Those who’ve already tied the knot will be familiar with my current gripe: having to field a barrage of questions in the interim between proposal and wedding. When’s the big day? How many guests? Where’s the venue? What’s the dress code? I’ve been tempted to do a Peter Crouch and print the answers on a business card. As I’ve also discovered, plan a big day abroad and the line of questioning can border on irksome; ranging from ‘When do the easyJet flights get released’ (you must have me confused with a travel agent) to ‘how will we get from the hotel to the ceremony’ (not my primary concern nine months in advance).
Sending save the dates seemed like the best possible protection from the constant interrogations. For this, we turned to illustrator and calligrapher Natalie Spencer, whose rustic-meets-elegant designs ticked all the boxes; whilst thick cream card and silver embossed writing may suit a traditional UK do, our Mallorcan, June wedding is more of the wooden-fans-and-linen-suits variety. The design was easy enough to settle on (all green, loopy writing and bougainvillea borders), but then came the size issue – it turns out, when your wedding comprises three days of events, flight and hotel logistics and detailed dress codes for occasions one, two and three, it’s not easy to squeeze all the necessary info onto one chic, compact postcard. Short of producing a 300-page encyclopedic guide to Charlotte & Ben’s Wedding, it became apparent our only option was the wedding website.
From day one of our engagement, I’d been staunchly against the idea. For me, there’s something a bit Black Mirror about digitising every detail of your big day; first went the gift lists, then the invites, soon enough we’ll be live streaming nuptials instead of actually attending. With the national average wedding cost at an all-time high, I’m all for economising where possible – but there are endless affordable options for stationary, from Etsy to Papier to using Pinterest guides and creating your own, so I’ve always felt there’s no excuse for the E-vite route – your invitations set the tone for the day, and whatever I could cobble together as a novice coder wouldn’t exactly scream elegant wedding.
However, needs must, and our wedding planner happened to offer a site-building service as part of her package. Unexpectedly, I soon found myself settling nicely into my new Creative Director of My Wedding Website role, sending a barrage of controlling emails. Quotes from these exchanges include:
“Please amend shade of background from Skimming Stone to Elephants Breath.”
“Please italisize 'Shabbat dinner' and 'Wedding' to be consistent with sidebar font.”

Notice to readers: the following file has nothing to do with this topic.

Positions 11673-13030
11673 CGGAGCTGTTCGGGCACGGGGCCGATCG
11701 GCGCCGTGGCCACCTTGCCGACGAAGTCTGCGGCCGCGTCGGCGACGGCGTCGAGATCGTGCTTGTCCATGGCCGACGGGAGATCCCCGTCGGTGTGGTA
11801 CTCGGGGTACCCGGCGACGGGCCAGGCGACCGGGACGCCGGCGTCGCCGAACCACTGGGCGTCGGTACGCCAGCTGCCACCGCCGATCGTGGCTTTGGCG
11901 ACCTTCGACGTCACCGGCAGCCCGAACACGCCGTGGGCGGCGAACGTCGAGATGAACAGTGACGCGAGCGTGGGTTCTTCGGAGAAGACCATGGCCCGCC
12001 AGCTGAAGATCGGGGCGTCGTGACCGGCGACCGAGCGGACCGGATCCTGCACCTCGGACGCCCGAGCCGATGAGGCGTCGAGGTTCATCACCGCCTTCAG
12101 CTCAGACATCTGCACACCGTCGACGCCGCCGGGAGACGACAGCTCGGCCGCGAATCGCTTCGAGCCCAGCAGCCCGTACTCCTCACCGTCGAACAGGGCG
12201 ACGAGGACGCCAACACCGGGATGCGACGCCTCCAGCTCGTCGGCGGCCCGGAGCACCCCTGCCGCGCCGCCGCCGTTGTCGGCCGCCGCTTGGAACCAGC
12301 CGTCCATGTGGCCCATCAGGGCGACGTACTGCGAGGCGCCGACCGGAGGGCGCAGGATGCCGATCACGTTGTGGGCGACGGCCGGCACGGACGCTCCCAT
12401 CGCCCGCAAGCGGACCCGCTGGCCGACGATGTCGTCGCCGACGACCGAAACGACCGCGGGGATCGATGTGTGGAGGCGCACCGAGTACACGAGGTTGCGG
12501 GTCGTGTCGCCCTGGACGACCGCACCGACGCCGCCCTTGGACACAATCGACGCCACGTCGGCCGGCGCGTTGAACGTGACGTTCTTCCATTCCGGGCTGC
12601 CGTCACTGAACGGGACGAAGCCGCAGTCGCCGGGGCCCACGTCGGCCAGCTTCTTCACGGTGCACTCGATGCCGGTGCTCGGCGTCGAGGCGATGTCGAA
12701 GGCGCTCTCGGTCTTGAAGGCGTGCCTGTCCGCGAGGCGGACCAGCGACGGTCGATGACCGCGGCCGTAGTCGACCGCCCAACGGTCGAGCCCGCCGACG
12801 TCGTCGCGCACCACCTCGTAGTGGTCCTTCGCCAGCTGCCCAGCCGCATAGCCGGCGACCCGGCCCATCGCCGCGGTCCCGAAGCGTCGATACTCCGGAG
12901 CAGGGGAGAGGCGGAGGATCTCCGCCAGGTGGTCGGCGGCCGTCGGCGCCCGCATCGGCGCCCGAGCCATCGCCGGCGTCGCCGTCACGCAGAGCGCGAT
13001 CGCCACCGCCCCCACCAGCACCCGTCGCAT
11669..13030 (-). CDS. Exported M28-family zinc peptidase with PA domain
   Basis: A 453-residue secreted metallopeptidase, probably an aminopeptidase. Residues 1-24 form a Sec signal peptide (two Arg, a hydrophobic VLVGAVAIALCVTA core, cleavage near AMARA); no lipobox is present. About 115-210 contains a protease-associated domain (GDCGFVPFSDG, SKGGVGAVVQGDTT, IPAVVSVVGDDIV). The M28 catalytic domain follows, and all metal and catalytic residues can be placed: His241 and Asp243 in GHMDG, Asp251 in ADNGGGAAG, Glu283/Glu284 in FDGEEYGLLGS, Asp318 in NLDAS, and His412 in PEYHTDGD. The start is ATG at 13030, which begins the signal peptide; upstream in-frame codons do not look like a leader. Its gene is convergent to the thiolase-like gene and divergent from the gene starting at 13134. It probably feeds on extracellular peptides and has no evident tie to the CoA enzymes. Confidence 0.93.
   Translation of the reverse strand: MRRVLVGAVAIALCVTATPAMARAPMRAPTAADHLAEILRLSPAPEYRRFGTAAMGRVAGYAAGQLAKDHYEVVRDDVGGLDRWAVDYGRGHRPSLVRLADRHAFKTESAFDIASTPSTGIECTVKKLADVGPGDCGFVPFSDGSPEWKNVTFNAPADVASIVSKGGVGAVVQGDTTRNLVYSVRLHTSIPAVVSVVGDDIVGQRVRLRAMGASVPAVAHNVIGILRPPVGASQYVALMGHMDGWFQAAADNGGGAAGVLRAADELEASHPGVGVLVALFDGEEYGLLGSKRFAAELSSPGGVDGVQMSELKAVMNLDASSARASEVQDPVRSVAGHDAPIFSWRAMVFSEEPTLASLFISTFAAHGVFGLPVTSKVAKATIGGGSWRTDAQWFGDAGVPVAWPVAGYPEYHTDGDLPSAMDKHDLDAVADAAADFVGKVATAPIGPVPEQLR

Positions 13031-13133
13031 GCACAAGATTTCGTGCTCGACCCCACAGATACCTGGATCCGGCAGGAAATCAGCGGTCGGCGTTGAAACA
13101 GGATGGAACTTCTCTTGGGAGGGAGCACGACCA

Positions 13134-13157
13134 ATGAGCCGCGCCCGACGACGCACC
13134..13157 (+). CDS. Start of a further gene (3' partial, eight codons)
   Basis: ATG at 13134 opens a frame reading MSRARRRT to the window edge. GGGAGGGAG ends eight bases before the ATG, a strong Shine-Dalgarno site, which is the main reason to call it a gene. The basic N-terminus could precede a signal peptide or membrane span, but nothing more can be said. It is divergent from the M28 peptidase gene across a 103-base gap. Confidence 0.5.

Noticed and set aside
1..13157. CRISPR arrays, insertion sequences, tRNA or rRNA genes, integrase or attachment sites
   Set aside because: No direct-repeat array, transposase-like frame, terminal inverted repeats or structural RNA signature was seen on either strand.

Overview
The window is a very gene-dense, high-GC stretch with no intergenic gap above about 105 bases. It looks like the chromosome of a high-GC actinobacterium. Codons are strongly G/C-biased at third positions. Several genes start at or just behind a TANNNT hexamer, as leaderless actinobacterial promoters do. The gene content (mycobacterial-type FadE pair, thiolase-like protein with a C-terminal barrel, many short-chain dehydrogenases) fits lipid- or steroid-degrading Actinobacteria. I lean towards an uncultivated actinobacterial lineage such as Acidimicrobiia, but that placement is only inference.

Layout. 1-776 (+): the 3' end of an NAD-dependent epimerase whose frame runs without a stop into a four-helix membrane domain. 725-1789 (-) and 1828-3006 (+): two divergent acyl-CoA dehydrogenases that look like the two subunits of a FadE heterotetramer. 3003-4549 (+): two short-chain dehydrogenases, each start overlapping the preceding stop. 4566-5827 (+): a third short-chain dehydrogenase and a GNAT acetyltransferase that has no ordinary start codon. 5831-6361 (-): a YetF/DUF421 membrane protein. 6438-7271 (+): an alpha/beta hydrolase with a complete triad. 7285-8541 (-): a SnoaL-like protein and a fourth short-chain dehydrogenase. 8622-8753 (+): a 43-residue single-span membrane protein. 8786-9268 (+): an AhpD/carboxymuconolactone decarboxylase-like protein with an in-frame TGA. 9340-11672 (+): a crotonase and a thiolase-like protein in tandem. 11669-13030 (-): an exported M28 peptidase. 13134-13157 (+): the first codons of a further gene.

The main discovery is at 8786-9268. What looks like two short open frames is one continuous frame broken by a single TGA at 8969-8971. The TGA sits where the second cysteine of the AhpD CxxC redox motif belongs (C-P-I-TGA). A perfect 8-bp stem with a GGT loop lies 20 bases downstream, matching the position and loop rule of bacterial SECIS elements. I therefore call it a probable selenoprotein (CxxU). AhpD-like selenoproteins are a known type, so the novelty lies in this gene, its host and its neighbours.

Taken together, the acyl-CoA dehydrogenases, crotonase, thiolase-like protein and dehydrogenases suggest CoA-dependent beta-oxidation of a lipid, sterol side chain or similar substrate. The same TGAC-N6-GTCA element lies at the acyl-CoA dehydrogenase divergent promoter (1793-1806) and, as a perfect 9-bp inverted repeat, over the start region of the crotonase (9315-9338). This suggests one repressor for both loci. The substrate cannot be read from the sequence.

“Please substitute exclamation mark on intro text for ellipses.” (This is a SheerLuxe habit; exclamation marks are never chic, remember that.)
And so on. Whilst she did a great job appeasing my demands, I still can’t say I’m thrilled with the site’s existence, but we found a happy compromise; with Natalie elegantly scrawling the URL on the bottom of our save the dates, so at least the first impression remains stylised. Plus, the site is about as slick as possible, thanks to SheerLuxe creative mastermind Ali’s intervention.
I adhered to a strict set of rules to ensure it would be as elegant and reflective of us as a couple as possible, and for those of you who may find yourself similarly backed into a wedding website corner, here are my biggest dos and don’ts…
DON’T: Go It Alone
You don't need to be a professional coder or even have a wedding planner to pull off a great site. Turn to companies like The Knot, who offer a free site-building service as well as a planning app, or SquareSpace, where you can purchase a custom domain for £16 and tailor-make it, hassle-free, to exactly the spec you want.
DO: Make Sure It Reflects Who You Are
We’re not ones for huge public displays of affection, so we chose a funny (drunken – but don’t tell my mum) photo to fill the mandatory image gap on the site. You want your big day to feel authentic, and that should filter down to every detail too.
DON’T: Be Cheesy
I’ve been traumatised by some couples’ wedding websites in the past (I have no desire to hear ‘I Will Always Love You’ on a loop or endure a slideshow of soppy photos each time I need to double check a detail). Ditch the lovey-dovey rubbish – no one is interested in it apart from you.
DO: Include All The Important Info
This is your one big chance to stop the line of questioning, so make sure you’ve got all bases covered. That means everything from where to rent a car to local restaurant recommendations.
DON’T: Give Too Much Away
If you’re still planning on sending out formal invites nearer the time, answer those nagging queries but don’t give it all up online. I had our planner remove the name of the venue (our guests will be ferried to and from their hotels), and also the RSVP for the event itself – receiving them by post in the build-up to the big day is part of the fun.
DO: Make It User-Friendly
You may be tempted to fill the screen with confetti, or make your cursor a love-heart, but remember this site is for your guests, not for you. Make it polished, easy to navigate (chances are it’s not just millennials who’ll need to log on), clear and concise.
DON’T: Forget To Add Protection
We all want our private information to remain private and, like everything online, setting up a website leaves all the intimate details of your special weekend vulnerable. Add password protection to avoid your big day being Google-able.
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